Thousands of people took to the streets in several Moroccan cities to demand that King Mohammad VI give some of his powers, dissolve the government and parliament, fight corruption and give more rights to the country’s indigenous Amazigh people.It is interesting that each Arab country has different grievances against their leaders, even though they all invoke Tunisia and Egypt.
Some people in the crowd were waving Tunisian and Egyptian flags in recognition of the popular uprisings that overthrew the two countries' presidents.
A protest organizer said there were more than 5,000 participants while a police officer told Reuters there were fewer than 3,000 people at the protest in Rabat.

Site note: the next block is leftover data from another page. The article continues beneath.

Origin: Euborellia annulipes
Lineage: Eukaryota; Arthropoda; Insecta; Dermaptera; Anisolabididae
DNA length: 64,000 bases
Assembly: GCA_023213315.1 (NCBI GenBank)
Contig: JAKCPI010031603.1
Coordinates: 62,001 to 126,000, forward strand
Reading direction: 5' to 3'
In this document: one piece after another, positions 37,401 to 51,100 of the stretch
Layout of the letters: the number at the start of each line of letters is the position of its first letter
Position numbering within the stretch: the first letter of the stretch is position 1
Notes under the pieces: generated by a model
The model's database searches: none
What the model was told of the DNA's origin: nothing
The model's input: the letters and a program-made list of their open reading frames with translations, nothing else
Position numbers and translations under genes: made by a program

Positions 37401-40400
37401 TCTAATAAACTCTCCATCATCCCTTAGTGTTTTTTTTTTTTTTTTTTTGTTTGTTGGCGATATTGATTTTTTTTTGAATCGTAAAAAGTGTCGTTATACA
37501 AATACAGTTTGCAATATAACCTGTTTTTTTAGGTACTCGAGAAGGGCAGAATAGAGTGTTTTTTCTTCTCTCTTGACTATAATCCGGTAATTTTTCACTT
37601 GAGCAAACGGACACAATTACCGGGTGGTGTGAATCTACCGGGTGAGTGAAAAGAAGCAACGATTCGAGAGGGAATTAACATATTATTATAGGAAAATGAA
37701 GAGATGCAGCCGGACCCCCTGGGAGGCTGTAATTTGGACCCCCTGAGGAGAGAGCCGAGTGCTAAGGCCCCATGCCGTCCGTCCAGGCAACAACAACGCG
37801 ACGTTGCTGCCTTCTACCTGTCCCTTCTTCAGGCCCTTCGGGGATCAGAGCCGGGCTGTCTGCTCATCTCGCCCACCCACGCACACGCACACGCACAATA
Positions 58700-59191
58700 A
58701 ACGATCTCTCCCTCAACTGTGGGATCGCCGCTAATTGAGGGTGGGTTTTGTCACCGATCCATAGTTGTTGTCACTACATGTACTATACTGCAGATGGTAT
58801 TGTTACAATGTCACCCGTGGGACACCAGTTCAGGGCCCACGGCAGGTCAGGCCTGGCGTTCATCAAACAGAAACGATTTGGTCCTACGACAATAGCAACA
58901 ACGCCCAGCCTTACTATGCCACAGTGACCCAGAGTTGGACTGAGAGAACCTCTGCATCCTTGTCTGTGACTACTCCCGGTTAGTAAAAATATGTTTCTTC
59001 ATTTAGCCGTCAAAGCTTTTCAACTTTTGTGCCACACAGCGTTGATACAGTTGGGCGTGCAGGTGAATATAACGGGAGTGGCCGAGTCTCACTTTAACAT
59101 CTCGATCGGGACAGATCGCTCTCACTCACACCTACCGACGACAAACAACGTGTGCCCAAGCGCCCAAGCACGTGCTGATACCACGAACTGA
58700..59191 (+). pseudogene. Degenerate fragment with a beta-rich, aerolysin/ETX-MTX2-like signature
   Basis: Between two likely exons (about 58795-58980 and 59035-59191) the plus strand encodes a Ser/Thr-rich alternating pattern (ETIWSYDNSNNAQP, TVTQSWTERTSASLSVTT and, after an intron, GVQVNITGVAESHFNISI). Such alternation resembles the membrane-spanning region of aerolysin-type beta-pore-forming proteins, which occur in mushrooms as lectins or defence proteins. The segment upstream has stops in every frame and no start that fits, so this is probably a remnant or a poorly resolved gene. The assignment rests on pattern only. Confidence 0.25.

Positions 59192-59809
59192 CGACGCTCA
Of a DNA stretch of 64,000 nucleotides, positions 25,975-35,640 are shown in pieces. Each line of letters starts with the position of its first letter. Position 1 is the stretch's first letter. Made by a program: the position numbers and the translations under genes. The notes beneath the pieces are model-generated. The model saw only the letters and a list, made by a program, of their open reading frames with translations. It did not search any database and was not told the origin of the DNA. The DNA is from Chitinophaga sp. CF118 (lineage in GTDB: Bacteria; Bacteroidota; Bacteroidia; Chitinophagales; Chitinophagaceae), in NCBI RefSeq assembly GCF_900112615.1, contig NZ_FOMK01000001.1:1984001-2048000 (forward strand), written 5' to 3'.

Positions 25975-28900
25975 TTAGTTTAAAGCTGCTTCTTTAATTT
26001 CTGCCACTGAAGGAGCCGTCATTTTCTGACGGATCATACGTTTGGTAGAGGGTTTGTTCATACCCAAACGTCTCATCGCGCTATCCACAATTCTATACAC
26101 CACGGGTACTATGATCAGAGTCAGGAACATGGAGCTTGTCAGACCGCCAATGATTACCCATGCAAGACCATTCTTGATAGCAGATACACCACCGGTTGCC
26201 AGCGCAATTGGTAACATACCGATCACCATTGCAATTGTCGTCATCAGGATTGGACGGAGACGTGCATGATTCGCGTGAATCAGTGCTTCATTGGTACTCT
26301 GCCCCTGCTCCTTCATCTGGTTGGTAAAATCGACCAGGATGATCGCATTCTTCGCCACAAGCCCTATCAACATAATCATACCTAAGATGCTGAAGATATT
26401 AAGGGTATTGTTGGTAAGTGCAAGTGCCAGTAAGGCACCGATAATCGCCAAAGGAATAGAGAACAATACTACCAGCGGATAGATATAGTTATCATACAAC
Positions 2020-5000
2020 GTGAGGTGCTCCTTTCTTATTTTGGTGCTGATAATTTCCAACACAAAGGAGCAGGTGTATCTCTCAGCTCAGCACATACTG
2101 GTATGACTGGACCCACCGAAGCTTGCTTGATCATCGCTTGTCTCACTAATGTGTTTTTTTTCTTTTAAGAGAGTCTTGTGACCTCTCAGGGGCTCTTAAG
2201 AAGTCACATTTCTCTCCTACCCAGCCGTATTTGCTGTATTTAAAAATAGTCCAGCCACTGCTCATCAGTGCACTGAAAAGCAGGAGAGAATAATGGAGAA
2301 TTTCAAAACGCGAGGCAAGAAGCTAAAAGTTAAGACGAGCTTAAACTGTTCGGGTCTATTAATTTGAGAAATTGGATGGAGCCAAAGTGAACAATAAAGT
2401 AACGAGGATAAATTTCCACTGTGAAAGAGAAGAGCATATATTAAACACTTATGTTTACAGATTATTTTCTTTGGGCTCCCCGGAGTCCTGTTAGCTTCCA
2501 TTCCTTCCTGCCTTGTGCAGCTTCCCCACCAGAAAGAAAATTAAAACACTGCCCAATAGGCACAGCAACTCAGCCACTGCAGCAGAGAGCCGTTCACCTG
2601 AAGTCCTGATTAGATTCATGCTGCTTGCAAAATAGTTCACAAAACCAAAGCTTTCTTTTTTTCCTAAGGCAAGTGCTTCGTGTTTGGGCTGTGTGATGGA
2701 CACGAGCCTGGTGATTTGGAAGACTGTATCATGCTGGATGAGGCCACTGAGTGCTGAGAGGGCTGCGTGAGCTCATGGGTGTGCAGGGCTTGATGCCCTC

Uniformed police kept their distance from the protest, which began in the central Bab El Ahad area, but plain-clothes officers with notebooks mingled with the crowd, amid chants of "The people reject a constitution made for slaves!" and "Down with autocracy!"
Some called on Prime Minister Abbas El Fassi to leave but placards and slogans made no direct attacks on the king.
Analysts say Morocco, with a widely respected reformist monarch and growing economy, is one of the Arab countries least likely to succumb to the wave of protests sweeping the region.
"This is a peaceful protest to push for constitutional reform, restore dignity and end graft and the plundering of public funds," said Mustapha Muchtati of the Baraka (Enough) group, which helped organize the march.
Sunday, February 20, 2011
- Sunday, February 20, 2011
- Elder of Ziyon
From Al Arabiya: